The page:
Just like the original there is something that attracts you to the new 500. It really does have a lot of character. This appeal is attributable to the original styling, but the new 500 is a little bit more than just a modern take on the Giacosa idea.
The interior atmosphere is first-rate with the materials used on the seats, dash and steering wheel giving a quality feel and making the inside of the 500 a nice place to be.
The centre console plastics look a bit shiny, but the functions for the heater/radio are easy to use and the circular design is very chic and makes the older car look incredibly Spartan in comparison.
The driving experience, like the looks of the car, is unique and requires a different driving style.
Much like the older car with its non-synchromesh gearbox, the new 500 has a slightly vague throw, but this is part of the experience, as it allows you an exaggerated arm gesture every time you change gear, if you are so inclined.
As with the original 500, back-roads are what the new car enjoys and are where you can have some fun. The suspension has a tendency to ‘pogo’ a little over bumps and along uneven roads, which can be annoying on the motorway, but on back-roads it adds to the excitement and adventure. The new Fiat is a bouncy, buoyant character that has fun when you have fun.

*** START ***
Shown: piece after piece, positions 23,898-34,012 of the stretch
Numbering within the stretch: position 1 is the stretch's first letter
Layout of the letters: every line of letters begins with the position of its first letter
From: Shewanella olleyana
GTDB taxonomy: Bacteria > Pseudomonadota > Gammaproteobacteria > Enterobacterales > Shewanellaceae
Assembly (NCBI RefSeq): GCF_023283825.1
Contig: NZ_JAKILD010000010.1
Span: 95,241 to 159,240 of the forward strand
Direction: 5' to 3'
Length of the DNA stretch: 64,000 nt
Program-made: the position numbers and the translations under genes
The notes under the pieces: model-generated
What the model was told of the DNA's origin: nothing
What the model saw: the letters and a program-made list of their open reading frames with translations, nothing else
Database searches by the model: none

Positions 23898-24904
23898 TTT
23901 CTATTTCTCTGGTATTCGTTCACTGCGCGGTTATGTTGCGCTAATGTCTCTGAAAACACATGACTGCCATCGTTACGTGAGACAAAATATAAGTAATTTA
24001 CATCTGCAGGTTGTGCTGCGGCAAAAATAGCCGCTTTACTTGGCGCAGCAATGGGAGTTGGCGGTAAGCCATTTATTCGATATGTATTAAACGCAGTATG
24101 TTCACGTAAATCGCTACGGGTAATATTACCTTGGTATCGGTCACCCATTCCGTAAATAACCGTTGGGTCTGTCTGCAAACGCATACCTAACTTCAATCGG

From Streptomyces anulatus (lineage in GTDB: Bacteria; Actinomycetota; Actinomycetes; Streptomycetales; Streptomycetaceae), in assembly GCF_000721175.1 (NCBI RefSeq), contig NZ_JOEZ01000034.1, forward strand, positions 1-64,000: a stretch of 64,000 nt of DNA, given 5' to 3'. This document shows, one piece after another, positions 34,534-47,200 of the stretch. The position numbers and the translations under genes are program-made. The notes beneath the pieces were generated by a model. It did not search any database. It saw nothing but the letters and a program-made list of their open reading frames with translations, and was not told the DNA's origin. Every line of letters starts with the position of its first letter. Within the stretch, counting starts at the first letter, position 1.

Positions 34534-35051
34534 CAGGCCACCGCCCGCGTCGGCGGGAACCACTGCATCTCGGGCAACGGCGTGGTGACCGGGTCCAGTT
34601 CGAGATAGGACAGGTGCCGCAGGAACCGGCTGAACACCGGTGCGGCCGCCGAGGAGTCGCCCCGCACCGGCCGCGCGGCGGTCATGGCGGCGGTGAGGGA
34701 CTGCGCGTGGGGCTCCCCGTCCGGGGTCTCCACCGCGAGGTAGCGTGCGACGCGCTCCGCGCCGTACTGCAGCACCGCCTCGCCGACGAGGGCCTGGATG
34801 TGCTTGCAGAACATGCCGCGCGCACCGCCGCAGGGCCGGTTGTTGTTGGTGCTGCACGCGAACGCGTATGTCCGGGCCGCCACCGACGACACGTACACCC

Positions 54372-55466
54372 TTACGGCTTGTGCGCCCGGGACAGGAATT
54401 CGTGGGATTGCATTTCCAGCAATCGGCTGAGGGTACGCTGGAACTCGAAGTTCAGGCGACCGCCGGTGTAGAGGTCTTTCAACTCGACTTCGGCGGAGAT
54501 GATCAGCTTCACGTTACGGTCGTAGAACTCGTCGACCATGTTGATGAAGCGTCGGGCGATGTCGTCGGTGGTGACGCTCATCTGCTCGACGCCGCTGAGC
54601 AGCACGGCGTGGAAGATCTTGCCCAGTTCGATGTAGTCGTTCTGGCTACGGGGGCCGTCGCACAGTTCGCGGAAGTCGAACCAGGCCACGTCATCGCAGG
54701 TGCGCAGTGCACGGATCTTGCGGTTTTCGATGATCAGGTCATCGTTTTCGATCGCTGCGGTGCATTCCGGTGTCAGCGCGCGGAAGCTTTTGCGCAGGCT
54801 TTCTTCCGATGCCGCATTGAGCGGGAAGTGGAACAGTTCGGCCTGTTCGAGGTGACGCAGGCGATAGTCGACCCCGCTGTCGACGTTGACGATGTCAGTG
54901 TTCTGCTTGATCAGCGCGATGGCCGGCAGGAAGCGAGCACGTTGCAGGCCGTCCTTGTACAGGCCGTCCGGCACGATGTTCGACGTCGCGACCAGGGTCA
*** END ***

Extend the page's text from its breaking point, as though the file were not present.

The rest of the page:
The Passion
When asked about what attracted him to the Bambina, Giovanni’s answer is immediate: “Simplicity”. It’s hard to argue with this idea when everything from the early model suicide doors to the hand operated window washer add up to make the original a triumph of both form and function.
Dante Giacosa’s idea for a simple yet beautiful design hit its mark 50 years ago, and the fact the new 500 is being so warmly received now by enthusiasts like Giovanni and Mary is proof of that original appeal.
1973 Fiat 500 – Specifications
Air cooled, rear mounted two-cylinder
Capacity:    499.5cc
Bore/stroke:    67.4×70mm
C/R:    7.1:1
Max power:    16.4kW (22bp) at 4400rpm
Transmission:    Four-speed manual
Steering:    Worm and roller
F: independent by wishbones and leaf spring, telescopic shock absorbers
R: independent by trailing arms, coil springs and telescopic shock absorbers
Brakes:    Drum/ drum
Wheels:    125×12-inch
Wheelbase:    1840mm
Length:    2970mm
Width:    1320mm
Height:    1325mm
Track F/R:    1121/1135mm
Kerb weight:    520kg
Max speed:    95kph
Economy:    5.5l/100km
2008 Fiat 500 1.3JTD – Specifications
Front-mounted, four-cylinder diesel
Capacity:    1248cccc
Bore/stroke:    69.6×82mm
C/R:    17.6:1
Max power:    56kW (75bhp) at 4000rpm
Transmission:    Five-speed manual
Steering:    Dualdrive electronic
F: independent by MacPherson struts
R: torsion beam
Brakes:    Disc/drum
Wheels:    14-inch
Wheelbase:    2300mm
Length:    3546mm
Width:    1627mm
Height:    1488mm
Track F/R:    1414/1408mm
Kerb weight:    980kg
Max speed:    175kph
Economy:    4.2l/100km